Happy – Sad Smile – Frown Good – Evil Calm – Angry Alive – Dead Good – naughty, bad, terrible, horrible, wicked, dastardly… Who would have thought that one of the biggest challenges faced during the Christmas period, would have been to decide how best we should approach a seemingly unending list of human emotions and traits – whilst watching a cartoon movie. I was looking forward to a Christmas spent watching films with Lauren, growing as she is – able to maintain enough of an attention span to sit through one of the many Disney classics. You will then understand my disappointment when the Disney Movie Channel was being rather selective – read: they want your money – in which classic movies they showed:
Belief. It’s a strange thing to explain to people. A sense of knowledge and understanding that comes solely from within – even if it is passed down through the ages. Only you can believe. Only you have the power to believe. Christmas is an interesting time when you have a young child. There are a number of messages – factual and make believe – that we, as adults, have the option to decide whether we play out in front of our children. There is the role of the saviour of mankind – and then there is the jolly, cheery gift bringer. One will forgive you of your sins, whilst the other will log your misdemeanours on a list and use them against you. One transcends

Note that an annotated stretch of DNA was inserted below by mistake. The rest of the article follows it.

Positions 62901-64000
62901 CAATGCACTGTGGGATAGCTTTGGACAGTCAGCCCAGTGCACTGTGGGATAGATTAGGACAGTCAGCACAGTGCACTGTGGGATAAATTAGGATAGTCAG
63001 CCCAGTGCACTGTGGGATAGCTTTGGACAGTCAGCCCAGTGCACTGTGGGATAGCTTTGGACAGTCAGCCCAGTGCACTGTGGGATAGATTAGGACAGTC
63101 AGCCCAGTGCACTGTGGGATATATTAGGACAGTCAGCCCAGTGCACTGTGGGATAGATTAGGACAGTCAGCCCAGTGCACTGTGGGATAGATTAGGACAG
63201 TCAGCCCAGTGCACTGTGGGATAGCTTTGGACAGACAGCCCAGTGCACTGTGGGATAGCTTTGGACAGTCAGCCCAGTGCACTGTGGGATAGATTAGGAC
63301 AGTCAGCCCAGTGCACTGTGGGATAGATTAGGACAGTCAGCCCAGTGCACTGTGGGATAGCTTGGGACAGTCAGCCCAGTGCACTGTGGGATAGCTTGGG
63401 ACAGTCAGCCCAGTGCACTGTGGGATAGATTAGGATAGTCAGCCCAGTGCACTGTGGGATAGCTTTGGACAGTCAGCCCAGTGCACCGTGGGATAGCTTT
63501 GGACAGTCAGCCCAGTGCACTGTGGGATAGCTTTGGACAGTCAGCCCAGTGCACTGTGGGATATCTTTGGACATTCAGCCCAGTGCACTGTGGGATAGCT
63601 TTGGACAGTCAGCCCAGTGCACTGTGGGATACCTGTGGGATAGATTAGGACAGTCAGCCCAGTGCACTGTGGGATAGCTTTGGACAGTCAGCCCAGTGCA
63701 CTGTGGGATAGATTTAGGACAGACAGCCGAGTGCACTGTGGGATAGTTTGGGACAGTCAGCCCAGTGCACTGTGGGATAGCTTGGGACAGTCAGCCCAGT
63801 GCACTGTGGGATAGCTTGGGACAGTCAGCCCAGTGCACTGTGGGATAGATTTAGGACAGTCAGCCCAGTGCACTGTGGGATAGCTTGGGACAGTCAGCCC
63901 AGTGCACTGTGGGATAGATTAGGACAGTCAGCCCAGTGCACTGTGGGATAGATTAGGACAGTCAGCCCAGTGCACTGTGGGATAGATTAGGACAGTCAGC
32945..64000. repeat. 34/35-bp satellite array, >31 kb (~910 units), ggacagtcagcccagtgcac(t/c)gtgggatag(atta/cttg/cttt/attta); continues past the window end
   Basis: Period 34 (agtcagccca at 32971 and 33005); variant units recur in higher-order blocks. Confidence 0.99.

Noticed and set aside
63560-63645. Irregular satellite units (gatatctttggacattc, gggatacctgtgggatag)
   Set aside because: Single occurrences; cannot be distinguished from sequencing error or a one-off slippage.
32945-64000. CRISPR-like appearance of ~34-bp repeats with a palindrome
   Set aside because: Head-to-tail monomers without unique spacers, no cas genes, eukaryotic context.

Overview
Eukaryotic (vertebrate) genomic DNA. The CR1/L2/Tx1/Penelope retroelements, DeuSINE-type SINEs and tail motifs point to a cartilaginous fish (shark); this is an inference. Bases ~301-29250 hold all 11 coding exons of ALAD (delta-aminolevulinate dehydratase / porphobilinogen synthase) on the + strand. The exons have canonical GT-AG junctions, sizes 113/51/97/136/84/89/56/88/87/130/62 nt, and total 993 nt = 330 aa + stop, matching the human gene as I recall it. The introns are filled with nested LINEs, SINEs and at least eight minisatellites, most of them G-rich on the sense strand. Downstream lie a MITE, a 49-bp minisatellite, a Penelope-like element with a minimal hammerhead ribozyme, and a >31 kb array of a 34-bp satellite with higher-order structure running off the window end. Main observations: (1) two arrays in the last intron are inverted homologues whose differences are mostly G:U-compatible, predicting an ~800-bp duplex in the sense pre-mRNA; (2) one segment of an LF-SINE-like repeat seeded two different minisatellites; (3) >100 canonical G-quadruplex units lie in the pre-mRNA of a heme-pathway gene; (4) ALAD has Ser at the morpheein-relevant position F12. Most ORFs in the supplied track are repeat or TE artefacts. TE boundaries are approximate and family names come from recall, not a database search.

A trigger is a strange thing. In terms of my anxiety, a trigger could be a simple thing that I would manage, deal with and move past for weeks on end. Then, out of nowhere; that simple thing would blow up. Become a hard to manage, impossible to pass situation – that I simply had no way to counter. The granddaddy of all triggers for me is failure. Of course you can easily throw in a soupcon of rejection, a dash of change, a mere morsel of overloading – but in the end it all comes back to one thing – the fear of failure. Episode one, as we will call it to keep things simple – was as much to do with overloading as
I swear. I swear a lot. I can never remember if it is like a docker, a trooper, a fox or a pig. Either way, it is something I do on a regular basis. Or at least I once did. Have a baby and everyone with or without a kid will instantly tell you that your life is about to change. What they don’t tell you is that, rather than the social, working or sporting side of your life – all of which you can just about manage to keep a hold of in some part – it is your mannerisms that change the most. Before Lauren was born, I’d regularly call friends a ‘knobber’ – within reason, as in they had acted like one.